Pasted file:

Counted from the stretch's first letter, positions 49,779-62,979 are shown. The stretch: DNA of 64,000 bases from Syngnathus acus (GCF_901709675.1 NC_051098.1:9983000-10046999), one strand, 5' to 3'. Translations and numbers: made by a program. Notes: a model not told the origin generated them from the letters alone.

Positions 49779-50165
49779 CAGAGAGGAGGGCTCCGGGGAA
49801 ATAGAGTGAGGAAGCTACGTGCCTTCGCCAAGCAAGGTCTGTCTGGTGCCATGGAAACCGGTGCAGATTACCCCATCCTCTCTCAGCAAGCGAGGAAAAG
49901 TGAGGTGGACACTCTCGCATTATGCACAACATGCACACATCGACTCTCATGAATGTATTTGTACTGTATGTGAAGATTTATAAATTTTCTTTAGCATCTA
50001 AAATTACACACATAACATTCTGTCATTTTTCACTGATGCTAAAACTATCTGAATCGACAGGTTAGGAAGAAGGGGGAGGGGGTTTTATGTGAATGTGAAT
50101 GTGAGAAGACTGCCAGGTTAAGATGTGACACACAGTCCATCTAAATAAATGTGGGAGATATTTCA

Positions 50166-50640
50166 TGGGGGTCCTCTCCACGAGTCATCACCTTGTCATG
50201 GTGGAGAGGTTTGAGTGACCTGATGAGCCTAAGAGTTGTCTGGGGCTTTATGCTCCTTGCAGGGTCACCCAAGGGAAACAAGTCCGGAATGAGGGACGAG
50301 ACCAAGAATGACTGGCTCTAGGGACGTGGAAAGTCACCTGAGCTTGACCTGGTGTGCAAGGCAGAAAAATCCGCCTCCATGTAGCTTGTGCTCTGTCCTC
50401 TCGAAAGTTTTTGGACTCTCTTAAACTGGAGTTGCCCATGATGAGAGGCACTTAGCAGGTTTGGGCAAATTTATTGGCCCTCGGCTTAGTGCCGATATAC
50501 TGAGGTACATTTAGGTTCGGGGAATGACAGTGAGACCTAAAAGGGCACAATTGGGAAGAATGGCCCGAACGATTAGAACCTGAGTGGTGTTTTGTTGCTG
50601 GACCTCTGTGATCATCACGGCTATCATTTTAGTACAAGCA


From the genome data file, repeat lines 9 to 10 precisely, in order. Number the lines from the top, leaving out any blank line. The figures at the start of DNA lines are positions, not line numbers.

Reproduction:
50166 TGGGGGTCCTCTCCACGAGTCATCACCTTGTCATG
50201 GTGGAGAGGTTTGAGTGACCTGATGAGCCTAAGAGTTGTCTGGGGCTTTATGCTCCTTGCAGGGTCACCCAAGGGAAACAAGTCCGGAATGAGGGACGAG